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Struggle & Suffrage in Manchester

Pen and Sword

Struggle & Suffrage in Manchester

Women are not persons.’ That was the ruling of the Court of Appeal when Gwynneth Bebb challenged the Law Society to allow her to take exams and become a solicitor. The case was dismissed because only ‘persons’ (i.e. males) could become members of the Law Society and it proved the depth of misogyny within the Establishment at that time.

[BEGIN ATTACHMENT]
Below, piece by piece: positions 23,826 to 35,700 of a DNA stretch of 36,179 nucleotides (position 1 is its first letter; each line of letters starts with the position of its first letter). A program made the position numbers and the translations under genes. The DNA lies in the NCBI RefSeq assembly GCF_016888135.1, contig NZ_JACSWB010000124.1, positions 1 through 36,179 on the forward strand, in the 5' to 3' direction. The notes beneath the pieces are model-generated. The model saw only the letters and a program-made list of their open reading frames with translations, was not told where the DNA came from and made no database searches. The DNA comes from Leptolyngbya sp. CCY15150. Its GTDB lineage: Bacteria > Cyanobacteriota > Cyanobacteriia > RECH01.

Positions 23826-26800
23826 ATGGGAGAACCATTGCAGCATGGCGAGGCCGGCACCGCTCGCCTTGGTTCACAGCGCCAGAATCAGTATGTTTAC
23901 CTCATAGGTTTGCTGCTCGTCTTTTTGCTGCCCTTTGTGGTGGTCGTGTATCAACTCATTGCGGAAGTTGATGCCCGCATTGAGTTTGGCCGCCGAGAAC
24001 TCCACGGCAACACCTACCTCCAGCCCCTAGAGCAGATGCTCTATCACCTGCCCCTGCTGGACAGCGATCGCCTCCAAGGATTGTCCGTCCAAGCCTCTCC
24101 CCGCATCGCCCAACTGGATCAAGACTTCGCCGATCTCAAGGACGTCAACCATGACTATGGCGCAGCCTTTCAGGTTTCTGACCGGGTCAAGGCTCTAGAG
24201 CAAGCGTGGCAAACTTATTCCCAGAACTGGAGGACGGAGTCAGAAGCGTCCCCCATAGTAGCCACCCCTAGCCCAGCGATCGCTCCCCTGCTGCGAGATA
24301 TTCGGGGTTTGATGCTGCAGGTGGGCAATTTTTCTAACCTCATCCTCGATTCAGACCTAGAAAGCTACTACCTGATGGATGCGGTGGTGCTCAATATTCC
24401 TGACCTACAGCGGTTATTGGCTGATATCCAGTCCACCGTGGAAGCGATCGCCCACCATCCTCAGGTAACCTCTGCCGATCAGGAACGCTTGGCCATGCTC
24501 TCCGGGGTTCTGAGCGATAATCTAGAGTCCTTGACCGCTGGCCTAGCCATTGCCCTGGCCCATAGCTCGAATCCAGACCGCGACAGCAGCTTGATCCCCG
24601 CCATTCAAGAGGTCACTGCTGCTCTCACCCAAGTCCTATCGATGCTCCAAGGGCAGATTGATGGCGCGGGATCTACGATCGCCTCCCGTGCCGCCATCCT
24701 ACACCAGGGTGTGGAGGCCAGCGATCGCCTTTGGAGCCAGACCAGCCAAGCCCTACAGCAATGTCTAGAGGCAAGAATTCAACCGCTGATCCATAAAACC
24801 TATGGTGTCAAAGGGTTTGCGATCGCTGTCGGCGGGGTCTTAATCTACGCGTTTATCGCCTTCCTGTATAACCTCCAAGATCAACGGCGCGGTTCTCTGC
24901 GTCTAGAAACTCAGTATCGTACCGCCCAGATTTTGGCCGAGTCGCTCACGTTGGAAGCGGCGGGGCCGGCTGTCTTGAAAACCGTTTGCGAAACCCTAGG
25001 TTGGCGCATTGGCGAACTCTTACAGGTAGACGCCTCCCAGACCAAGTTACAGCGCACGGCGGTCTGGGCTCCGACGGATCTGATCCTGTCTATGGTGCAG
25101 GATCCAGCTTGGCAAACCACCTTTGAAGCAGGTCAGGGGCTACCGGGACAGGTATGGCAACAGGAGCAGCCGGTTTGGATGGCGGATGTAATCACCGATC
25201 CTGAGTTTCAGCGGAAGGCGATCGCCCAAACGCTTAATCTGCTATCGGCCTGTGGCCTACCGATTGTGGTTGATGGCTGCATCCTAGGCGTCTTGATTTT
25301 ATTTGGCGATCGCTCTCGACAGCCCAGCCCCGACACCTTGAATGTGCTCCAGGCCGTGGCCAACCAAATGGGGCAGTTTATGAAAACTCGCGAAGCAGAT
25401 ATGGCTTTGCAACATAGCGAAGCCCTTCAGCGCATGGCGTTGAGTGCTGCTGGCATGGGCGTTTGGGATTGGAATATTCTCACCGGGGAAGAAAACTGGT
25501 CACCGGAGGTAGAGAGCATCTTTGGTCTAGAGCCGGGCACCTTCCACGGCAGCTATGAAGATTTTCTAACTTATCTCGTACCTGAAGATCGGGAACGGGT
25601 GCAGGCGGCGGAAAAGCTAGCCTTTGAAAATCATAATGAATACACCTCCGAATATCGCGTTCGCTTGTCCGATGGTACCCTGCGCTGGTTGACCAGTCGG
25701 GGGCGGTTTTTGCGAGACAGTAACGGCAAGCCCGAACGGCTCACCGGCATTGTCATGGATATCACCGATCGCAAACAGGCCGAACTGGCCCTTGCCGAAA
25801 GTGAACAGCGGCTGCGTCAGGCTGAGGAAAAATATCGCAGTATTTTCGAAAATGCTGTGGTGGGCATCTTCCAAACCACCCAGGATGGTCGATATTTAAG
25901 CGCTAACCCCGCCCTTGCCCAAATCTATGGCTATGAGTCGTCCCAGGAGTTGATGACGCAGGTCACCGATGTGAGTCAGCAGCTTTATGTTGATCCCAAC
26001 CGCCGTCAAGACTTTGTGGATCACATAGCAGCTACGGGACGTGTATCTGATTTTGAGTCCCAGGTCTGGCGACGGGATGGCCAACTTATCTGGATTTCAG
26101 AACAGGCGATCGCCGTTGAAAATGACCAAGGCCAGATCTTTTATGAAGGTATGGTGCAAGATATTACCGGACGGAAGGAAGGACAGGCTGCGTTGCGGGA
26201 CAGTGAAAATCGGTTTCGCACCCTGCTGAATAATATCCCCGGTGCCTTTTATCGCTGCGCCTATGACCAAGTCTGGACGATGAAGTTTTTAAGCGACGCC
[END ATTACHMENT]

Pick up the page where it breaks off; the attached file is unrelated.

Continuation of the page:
'Suffrage and Struggle in Manchester’ celebrates the struggle for the recognition of female rights, the centenary of female suffrage and the 90th anniversary of universal suffrage, as well as the female achievements and freedoms gained during those years. For much of the 19th century hundreds of thousands of women were simply legalised slaves with no rights. The suffrage movement was born in the appalling conditions of the 19th century Manchester millscapes, although the later militant suffrage campaign was led by Emmeline Pankhurst, together with her daughters Christabel, Sylvia and Adela. Opposition to female suffrage came from other women, like Margot Asquith and Beatrice Webb, but it was the effort of all women during the Great War which finally won women the vote. Marie Stopes also played a part in female emancipation through her pioneering work in birth control, but her motives had sinister undertones. This is also the story of the countless thousands of women of Manchester, whose names are lost to us, but without whose strength, willingness and determination the development of modern Britain would have been very different. This is their story as much as the story of those who made the headlines and gained their place in the history books.

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